Dealing With Stains This Holiday Season

November 23, 2015

Dealing with Stains This Holiday Season

Who doesn’t like a holiday party, with all the good food, drinks, and friends? (Sometimes also family members, but likely only certain ones). Unfortunately, that same mix can mean disaster for clothes. A careless hand or a running nephew can send spoons and drinks flying, staining the shirts and jackets we spent so much time and money to find. So, what should you do if you ruin something this holiday season?

For Your Good Clothes

If you’ve stained something important, send it to Rave FabriCARE. They’re a speciality cleaner in Arizona with a ton of high-end, in-house equipment. Unlike most local cleaners – which are really just drop-off points for the same low-quality, undiscriminating cleaning plants – Rave treats things according each stain’s composition (which is what you want). You only have one shot at cleaning something well, so it’s important to make that first try count. 

Prices are a bit higher than your local cleaner, but not that much more. You’re looking at an average of $25 for dry cleaning and $10 for laundering (depending on the job, of course). To prepare items for shipment, visit this page to fill out Rave’s service order and inventory forms. They also recommend *not* pre-treating the stain with anything, as you can set-in the damage. Just gently blot it with a cotton napkin or towel (never wipe or scrub).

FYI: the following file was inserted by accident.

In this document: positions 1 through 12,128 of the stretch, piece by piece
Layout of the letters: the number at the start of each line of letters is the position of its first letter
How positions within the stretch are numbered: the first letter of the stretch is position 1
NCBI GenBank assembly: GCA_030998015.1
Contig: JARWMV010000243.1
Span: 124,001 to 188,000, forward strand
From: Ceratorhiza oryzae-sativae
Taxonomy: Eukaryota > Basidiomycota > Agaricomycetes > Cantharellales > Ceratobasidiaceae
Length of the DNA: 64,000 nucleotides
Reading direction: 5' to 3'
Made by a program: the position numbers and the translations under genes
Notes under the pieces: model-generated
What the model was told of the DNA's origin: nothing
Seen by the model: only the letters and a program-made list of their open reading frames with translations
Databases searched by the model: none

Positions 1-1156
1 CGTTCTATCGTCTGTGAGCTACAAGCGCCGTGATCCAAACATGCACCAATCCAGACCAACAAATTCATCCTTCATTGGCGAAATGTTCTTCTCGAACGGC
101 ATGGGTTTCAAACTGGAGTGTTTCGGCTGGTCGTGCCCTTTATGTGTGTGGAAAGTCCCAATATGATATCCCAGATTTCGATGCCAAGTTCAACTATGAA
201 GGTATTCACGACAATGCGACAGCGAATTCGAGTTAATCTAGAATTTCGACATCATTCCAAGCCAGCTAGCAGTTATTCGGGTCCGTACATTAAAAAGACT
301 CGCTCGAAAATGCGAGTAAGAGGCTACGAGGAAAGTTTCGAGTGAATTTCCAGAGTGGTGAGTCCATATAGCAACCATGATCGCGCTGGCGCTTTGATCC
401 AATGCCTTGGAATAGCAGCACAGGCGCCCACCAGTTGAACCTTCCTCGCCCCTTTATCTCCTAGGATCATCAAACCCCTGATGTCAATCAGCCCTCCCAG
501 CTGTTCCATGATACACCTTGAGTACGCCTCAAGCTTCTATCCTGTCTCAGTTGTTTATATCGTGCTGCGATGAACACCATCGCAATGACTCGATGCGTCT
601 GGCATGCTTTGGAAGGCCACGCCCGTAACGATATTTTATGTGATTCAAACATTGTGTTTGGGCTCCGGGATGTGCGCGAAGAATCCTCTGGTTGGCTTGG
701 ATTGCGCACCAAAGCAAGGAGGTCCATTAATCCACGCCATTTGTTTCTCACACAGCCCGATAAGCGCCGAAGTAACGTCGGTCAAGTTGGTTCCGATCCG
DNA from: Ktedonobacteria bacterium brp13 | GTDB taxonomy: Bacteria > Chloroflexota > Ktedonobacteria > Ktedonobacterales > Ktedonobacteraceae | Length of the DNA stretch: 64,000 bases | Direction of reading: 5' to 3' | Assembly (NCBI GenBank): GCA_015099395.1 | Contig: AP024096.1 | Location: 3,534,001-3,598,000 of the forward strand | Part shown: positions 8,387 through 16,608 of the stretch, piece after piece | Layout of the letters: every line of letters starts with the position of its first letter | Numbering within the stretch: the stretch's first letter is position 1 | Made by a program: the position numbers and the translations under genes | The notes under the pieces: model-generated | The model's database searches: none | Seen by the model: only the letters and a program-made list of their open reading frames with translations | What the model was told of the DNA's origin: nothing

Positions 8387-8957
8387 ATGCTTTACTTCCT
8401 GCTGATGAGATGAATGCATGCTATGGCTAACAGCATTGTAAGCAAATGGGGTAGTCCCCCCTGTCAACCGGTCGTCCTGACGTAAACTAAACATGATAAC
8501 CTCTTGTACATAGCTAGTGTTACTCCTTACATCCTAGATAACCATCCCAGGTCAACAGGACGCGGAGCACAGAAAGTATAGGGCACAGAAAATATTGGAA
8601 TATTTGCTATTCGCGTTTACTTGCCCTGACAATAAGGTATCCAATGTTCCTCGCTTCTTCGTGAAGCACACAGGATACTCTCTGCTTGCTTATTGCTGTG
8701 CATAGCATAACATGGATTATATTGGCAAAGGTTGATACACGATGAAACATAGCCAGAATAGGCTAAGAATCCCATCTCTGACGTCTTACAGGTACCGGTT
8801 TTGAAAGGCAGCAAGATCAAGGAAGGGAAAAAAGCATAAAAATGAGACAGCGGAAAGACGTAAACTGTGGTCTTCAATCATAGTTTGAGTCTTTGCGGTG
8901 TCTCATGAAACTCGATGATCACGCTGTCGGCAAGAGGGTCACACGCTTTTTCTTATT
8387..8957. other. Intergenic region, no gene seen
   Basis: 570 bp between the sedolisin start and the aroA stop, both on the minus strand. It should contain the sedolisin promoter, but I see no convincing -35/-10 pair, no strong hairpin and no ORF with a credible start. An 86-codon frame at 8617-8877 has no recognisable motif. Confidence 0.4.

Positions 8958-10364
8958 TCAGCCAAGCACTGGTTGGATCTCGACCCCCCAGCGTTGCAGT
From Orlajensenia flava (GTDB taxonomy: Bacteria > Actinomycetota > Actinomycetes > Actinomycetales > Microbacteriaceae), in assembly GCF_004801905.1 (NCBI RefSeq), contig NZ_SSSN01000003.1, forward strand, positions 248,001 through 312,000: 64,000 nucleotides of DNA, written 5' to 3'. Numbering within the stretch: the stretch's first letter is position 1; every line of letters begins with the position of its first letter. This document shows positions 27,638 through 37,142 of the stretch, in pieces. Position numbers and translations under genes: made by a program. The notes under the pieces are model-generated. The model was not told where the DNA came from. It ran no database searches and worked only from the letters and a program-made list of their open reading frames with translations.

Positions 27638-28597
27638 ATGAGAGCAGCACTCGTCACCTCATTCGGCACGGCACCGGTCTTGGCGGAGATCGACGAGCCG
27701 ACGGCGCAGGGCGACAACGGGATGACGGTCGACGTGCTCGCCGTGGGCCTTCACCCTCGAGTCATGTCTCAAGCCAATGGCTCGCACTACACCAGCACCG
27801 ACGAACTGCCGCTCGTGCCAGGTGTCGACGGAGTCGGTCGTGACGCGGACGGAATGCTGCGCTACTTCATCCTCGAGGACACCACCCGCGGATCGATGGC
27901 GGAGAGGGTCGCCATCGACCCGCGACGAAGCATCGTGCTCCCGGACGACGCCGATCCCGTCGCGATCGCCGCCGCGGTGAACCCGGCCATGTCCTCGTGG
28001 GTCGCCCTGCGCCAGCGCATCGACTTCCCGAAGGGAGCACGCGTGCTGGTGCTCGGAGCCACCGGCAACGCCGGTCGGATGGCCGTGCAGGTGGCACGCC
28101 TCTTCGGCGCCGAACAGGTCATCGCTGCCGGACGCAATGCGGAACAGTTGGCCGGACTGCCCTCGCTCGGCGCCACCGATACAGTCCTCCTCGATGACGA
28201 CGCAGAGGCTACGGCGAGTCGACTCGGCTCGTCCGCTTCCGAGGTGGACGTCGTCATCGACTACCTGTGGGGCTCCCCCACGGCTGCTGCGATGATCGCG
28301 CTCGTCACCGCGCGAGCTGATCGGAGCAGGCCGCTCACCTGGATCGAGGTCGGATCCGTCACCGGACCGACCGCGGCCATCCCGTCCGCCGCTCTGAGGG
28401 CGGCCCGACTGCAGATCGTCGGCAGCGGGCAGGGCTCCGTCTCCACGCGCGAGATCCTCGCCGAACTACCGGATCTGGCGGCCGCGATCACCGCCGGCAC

For Inexpensive Items

Of course, shipping things to and from Arizona will add about twenty bucks to your expense. If you have something inexpensive, that added cost might not be worth it to you, so here’s how to tackle something locally:

  • If you have an oil-based stain, such as turkey grease or salad dressing, you’ll need to take the garment to a local dry cleaner, as they’ll be able to use special solvents. Don’t launder first, as you can set-in the damage. Just gently blot out the stain with a cotton napkin as soon as it happens (again, never wipe or scrub).
  • If it’s a water-based stain, such as coffee or wine, you can try laundering at-home (assuming your garment is washable). For best results, pre-soak the garment in OxiClean. Jesse has a great guide on how to do so, and America’s Test Kitchen explains why OxiClean is better than other pre-treatment cleaners

Of course, if all else fails, you can chalk the damage up to wabi sabi (or something like that).